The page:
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Pharmaceutical Company Hopes To Have HIV Cure By End Of The Decade

author

Dr. Alfredo Carpineti

Senior Staff Writer & Space Correspondent

clockDec 1 2021, 14:41 UTC
HIV

Artist impression of HIV. Image Credit: Corona Borealis Studio/Shutterstock.com

Pharmaceutical company GlaxoSmithKline has announced that it hopes to have a cure for HIV by 2030. Modern treatments are functional cures – people live long and healthy lives and there is zero risk that they pass on the virus once their viral load is undetectable. Still, those treatments require regular pills or injections. A cure will hopefully provide a permanent solution and Glaxo’s candidate is set to go into human trials next year.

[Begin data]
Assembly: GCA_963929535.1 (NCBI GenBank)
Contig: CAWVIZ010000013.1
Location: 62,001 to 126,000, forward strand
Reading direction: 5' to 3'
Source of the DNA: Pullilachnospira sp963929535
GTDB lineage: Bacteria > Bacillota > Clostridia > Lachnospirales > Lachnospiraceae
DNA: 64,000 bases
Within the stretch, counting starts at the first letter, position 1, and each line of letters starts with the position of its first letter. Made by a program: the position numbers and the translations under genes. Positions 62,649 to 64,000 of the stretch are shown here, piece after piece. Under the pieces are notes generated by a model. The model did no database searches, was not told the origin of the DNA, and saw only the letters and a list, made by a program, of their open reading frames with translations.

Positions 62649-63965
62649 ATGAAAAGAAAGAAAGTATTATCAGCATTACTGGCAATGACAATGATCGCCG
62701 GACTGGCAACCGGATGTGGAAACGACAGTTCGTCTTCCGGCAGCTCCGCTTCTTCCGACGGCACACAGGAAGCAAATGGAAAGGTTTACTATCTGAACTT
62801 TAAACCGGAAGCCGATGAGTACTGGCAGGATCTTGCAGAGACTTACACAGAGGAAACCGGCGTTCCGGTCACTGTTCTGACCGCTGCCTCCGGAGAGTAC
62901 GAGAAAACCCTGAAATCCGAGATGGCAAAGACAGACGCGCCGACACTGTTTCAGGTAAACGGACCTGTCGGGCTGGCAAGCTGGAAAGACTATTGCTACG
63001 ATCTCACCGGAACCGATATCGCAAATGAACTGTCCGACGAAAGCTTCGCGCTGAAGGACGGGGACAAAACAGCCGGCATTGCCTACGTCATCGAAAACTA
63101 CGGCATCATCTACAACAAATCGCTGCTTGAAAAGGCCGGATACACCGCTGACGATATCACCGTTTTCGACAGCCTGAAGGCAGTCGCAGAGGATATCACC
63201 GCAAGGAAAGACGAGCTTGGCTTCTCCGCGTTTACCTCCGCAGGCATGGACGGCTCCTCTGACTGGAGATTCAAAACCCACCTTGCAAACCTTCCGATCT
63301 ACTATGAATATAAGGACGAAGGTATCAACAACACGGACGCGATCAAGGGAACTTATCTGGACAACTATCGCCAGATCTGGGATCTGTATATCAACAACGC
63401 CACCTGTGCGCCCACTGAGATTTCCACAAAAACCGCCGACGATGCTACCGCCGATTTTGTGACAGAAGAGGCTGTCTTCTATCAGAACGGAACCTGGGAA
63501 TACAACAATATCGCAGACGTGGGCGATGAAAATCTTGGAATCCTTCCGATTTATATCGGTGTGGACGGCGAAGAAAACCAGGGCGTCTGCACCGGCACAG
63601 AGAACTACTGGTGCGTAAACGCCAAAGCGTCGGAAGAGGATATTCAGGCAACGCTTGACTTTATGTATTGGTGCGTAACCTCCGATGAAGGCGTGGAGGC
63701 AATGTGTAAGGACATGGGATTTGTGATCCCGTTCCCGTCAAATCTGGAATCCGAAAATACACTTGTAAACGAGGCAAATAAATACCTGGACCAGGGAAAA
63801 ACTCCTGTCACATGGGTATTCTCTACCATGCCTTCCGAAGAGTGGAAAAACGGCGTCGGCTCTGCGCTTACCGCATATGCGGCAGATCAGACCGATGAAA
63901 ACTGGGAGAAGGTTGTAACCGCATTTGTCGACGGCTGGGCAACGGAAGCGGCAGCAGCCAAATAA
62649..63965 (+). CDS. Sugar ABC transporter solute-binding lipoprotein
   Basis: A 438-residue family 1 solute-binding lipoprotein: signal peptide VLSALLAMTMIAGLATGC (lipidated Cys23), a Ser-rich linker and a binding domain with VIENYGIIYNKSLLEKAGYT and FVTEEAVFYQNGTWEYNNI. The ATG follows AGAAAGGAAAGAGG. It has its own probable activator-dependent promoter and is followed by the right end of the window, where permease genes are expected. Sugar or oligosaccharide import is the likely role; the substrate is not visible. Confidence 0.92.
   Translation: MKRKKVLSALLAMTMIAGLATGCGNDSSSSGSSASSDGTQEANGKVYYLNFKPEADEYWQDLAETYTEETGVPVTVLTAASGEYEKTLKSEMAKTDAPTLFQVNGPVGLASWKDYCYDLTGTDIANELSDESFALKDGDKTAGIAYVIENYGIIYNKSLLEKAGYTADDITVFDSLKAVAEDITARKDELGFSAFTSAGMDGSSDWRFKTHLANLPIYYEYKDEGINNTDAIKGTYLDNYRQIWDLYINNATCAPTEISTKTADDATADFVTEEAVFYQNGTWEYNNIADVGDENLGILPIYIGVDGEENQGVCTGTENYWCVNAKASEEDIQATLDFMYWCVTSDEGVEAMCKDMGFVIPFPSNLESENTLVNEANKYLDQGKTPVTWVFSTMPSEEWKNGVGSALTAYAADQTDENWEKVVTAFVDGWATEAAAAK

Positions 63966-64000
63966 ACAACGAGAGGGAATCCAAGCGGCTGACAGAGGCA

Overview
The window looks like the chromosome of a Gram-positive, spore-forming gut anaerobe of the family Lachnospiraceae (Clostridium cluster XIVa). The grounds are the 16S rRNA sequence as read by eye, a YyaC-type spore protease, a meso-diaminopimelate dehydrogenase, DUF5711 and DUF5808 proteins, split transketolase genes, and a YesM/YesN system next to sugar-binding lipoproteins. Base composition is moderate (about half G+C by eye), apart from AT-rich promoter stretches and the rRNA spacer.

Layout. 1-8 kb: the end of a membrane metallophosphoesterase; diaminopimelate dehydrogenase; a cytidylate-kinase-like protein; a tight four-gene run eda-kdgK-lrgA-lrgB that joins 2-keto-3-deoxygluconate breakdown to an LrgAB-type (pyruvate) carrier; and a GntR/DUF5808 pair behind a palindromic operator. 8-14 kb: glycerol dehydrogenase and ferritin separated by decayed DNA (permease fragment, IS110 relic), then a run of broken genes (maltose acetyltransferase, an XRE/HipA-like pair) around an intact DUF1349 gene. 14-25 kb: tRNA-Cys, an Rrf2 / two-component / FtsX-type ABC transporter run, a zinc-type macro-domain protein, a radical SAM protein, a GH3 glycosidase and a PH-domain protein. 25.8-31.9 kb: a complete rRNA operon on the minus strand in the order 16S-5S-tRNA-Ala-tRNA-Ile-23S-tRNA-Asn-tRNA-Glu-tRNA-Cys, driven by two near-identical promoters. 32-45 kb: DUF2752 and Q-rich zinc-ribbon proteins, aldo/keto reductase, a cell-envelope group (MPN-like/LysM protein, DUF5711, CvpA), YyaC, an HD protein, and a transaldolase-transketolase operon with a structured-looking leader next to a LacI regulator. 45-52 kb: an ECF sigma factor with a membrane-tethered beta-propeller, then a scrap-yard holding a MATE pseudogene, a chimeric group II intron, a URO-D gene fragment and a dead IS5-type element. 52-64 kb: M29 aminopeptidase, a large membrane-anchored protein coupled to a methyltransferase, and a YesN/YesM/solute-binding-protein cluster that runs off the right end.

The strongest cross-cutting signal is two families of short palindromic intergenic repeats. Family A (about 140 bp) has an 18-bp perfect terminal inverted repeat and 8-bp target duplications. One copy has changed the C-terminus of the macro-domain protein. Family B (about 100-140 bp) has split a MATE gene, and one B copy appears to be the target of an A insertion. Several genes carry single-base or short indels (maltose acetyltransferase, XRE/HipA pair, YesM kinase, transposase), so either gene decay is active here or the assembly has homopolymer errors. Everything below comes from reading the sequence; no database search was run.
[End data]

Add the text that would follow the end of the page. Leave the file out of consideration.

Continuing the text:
“Our ultimate goal is always a cure of HIV,” Kimberly Smith, head of research and development at Glaxo’s HIV arm ViiV Healthcare, told investors in a presentation as reported by Bloomberg. "[I hope] that we’ll contribute to getting there by 2030 if not sooner.”

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For years, 2030 has been seen as the point at which the HIV epidemic can be brought to an end. The company and many others are also working on treatments that require fewer and fewer interventions, such as injections many months apart.

December 1 is World AIDS Day and the theme this year is "End inequalities. End AIDS. End pandemics." HIV is still the deadliest pandemic of the last 100 years and inequalities in access to treatments and preventative drugs, inequalities in education, and access to testing, contribute to the continuation of the pandemic. To the detriment of all.

Challenging stigma, ignorance, and outdated ideas about HIV is something we can all do, as well as demanding fair distribution of life-saving drugs around the world.

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[H/T: Bloomberg]


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